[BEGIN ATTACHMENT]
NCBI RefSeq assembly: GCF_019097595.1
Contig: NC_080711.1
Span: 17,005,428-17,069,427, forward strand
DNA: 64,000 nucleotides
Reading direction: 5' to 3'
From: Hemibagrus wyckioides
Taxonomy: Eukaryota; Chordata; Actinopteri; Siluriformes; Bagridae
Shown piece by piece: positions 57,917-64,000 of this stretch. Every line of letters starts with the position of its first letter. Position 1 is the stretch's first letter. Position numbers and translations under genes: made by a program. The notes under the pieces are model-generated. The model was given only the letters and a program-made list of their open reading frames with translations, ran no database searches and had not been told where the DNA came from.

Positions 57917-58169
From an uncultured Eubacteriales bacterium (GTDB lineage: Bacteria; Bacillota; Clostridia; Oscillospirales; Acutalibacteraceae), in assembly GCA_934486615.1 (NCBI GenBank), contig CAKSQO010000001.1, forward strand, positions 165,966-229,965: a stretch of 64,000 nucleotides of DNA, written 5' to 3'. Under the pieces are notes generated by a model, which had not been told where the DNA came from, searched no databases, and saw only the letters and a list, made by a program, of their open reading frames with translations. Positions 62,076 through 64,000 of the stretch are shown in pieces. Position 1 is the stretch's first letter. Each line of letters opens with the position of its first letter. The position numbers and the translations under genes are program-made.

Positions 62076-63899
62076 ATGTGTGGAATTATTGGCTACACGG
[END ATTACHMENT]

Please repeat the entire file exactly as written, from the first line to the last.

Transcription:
NCBI RefSeq assembly: GCF_019097595.1
Contig: NC_080711.1
Span: 17,005,428-17,069,427, forward strand
DNA: 64,000 nucleotides
Reading direction: 5' to 3'
From: Hemibagrus wyckioides
Taxonomy: Eukaryota; Chordata; Actinopteri; Siluriformes; Bagridae
Shown piece by piece: positions 57,917-64,000 of this stretch. Every line of letters starts with the position of its first letter. Position 1 is the stretch's first letter. Position numbers and translations under genes: made by a program. The notes under the pieces are model-generated. The model was given only the letters and a program-made list of their open reading frames with translations, ran no database searches and had not been told where the DNA came from.

Positions 57917-58169
From an uncultured Eubacteriales bacterium (GTDB lineage: Bacteria; Bacillota; Clostridia; Oscillospirales; Acutalibacteraceae), in assembly GCA_934486615.1 (NCBI GenBank), contig CAKSQO010000001.1, forward strand, positions 165,966-229,965: a stretch of 64,000 nucleotides of DNA, written 5' to 3'. Under the pieces are notes generated by a model, which had not been told where the DNA came from, searched no databases, and saw only the letters and a list, made by a program, of their open reading frames with translations. Positions 62,076 through 64,000 of the stretch are shown in pieces. Position 1 is the stretch's first letter. Each line of letters opens with the position of its first letter. The position numbers and the translations under genes are program-made.

Positions 62076-63899
62076 ATGTGTGGAATTATTGGCTACACGG